1. However, no juror can be prosecuted for the verdict he renders, even if it is contrary to the law.
2. “The law must, however, have intended, in granting this power to a jury, to grant them a lawful and rightful power, or it would not have provided a remedy against the undue exercise of it.” (Judge Kent)
3. “It is manifest that the only security against the tyranny of the government lies in forcible resistance to the execution of the injustice; because the injustice will certainly be executed, unless it be forcibly resisted....Since, then, this forcible resistance to the injustice of the government is the only possible means of preserving liberty, it is indispensable to all legal liberty that this resistance should be legalized....It is perfectly self-evident that where there is no legal right to resist
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the oppression of the government, there can be no legal liberty. And here it is all-important to notice, that, practically speaking, there can be no legal right to resist the oppressions of the government, unless there be some legal tribunal, other than the government, to judge between the government and those who resist its oppressions; in other words, to judge what laws of the government are to be obeyed, what may be resisted and held for nought. The only tribunal known to our laws, for this purpose, is a jury.” (Lysander Spooner, 1808-1887)
XII. Besides the power of jury nullification, the other means of forcibly resisting the oppressions of government is by revolution, a last resort.
A. The right of revolution against a government is established only when the revolution is
1. Revolution is treason unless it succeeds.
2. If it succeeds, then opposition to it becomes treason.
3. “Treason doth never prosper, what’s the reason? Why, if it prosper, none dare call
it treason.” (Sir John Harington, godson of Elizabeth 1, circa 1600)
B. Revolution incurs great risk and should not be undertaken for “light and transient causes.”
C. Governments are popular until such time as the cost of submission is more than the cost of
D. Scripture gives examples of just revolutions. JDG 3-7; 2KI 9-10.
E. Sedition (a work of the flesh, GAL 5:19-21), is defined as a concerted movement to
overthrow an established government.
1. A government is established by righteousness. PRO 16:12; 1SAM 13:13.
2. Jehoida was not walking after the flesh when he led the overthrow of the wicked
government of Athaliah. 2KI 11.
3. Subduing a government can be an act of faith. HEB 11:32-33.
F. Governments seek to disarm their subjects/citizens to protect themselves from revolt.
G. The Second Amendment of the U. S. Constitution protects the right of the people to bear arms, thus granting them both the right and power to revolt.
1. The Second Amendment is not primarily for self-defense against criminals and
beasts or for hunting, but for “...the security of a free state...” It is a counter to
2. Be wary of scare-monger tactics to disarm the people based upon abuses of this
3. “Those who naively beat their swords into plowshares will plow for those who
XIII. All men are entitled to justice.
A. This is so regardless of the will of the mob. EXO 23:2.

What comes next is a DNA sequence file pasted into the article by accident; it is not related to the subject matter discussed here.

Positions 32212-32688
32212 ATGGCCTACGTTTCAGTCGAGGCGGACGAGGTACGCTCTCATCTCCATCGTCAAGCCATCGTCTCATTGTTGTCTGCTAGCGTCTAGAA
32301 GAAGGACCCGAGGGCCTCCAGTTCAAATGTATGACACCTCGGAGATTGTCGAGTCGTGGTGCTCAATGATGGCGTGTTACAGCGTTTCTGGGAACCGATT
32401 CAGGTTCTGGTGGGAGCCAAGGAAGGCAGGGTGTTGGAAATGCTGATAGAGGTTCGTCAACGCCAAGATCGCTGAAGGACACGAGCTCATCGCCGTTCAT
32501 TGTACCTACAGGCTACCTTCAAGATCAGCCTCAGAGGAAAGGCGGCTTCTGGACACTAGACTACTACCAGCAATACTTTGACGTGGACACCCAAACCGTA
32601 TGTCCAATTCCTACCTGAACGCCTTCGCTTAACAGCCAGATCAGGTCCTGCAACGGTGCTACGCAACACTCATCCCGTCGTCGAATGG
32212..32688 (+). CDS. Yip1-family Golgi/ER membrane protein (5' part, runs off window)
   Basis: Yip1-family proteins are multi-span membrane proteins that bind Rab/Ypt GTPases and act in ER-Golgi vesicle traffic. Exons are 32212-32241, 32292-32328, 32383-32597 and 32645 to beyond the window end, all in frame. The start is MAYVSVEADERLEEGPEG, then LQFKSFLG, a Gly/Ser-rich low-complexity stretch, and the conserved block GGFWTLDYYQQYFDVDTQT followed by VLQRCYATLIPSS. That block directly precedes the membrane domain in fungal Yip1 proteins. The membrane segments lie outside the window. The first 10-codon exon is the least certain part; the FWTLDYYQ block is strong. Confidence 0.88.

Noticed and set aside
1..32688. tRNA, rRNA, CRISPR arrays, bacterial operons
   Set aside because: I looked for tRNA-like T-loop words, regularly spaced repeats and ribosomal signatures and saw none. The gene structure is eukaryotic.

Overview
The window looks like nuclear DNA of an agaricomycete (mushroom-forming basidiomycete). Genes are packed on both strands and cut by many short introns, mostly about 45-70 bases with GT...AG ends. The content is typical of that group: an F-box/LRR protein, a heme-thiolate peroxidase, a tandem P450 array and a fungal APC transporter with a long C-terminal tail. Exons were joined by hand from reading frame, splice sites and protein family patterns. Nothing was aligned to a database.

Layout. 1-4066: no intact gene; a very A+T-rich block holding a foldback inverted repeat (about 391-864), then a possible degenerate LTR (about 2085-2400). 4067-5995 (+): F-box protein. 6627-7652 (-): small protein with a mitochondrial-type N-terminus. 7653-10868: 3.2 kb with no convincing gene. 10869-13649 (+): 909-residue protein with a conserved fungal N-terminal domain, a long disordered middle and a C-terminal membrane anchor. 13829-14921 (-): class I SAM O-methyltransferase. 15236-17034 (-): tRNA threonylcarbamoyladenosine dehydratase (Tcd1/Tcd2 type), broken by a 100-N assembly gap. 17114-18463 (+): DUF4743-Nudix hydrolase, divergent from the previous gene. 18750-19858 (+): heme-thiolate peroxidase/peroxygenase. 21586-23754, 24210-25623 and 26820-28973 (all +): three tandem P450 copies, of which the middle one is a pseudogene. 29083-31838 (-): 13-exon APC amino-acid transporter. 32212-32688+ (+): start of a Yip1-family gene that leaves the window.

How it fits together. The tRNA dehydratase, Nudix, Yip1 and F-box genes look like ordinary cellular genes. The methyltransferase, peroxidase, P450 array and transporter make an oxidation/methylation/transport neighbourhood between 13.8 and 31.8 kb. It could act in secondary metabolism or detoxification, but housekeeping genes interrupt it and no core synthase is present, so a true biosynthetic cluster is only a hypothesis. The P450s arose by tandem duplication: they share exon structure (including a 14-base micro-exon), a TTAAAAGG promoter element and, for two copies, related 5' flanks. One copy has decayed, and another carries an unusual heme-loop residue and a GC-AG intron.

1. Pilate violated this principle in sentencing Jesus to death. MAR 15:6-15.
a. The mob offered no proof of guilt, only a demand for execution.
b. Note the conflict of interest in Pilate’s will.
(1) He was willing to release Jesus. LUK 23:20.
(2) He was willing to content the people.
c. The desire to appease the crowd, the desire for peace, won out over the
desire to do right.
2. The masses can be moved to gross injustice. ACT 16:19-24.
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3. The insistence of the mob has great weight with politicians who prize popularity over justice.
4. This principle can work for good also. ACT 4:21; 5:26.
5. Thus, Christians’ great power for liberty is first by peaceful means through a robust
spread of the gospel.
B. There is to be no respect of persons in judgment, regardless of their economic or social
status. LEV 19:15; DEU 1:16-17; PRO 18:5.
1. In judging a case against a citizen, one must not let the government’s might or
greatness, nor the government’s “poverty” bias his judgment.
2. To have respect of persons is itself a crime against God’s law. JAM 2:1-9.
C. Judgment is not to be perverted through personal affinity or pity. DEU 13:6-11.
1. The passage clearly sets forth the responsibility of individual citizens to cooperate
with the pursuit of justice.
2. The offender is not to be cooperated with, pitied, spared or concealed.
a. This is assuming that the law he has breached is a just law.
b. Faithful people are praised for NOT exposing someone to unjust civil action.
EXO 1:15-21; HEB 11:31 c/w JAM 2:25; 2CO 11:32-33.
3. The pursuit of such impartial justice by the citizens at large curbs wickedness in a society.
4. A juror’s handbook says, “If you go outside the testimony in reaching your verdict...to show your sympathy or bias, or even to be charitable, you are violating your oath to ‘render a true verdict according to the law and evidence.’”
D. A clear perception of the law is necessary to avoid perverting judgment. PRO 31:4-5.
E. The perversion of judgment through bribery is sternly forbidden by God.
EXO 23:8; PRO 17:23.
1. The U.S. Constitution (Article III) provides that the judges on the U.S. Supreme Court and the inferior courts can hold their office for life “in good Behaviour” and that their salaries cannot be diminished during their time in office, protecting them from being pressured by the President or Congress.
2. Beware of letting personal favors someone has done for you influence your judgment of that person.
F. (JOH 7:24) Judge not according to the appearance, but judge righteous judgment.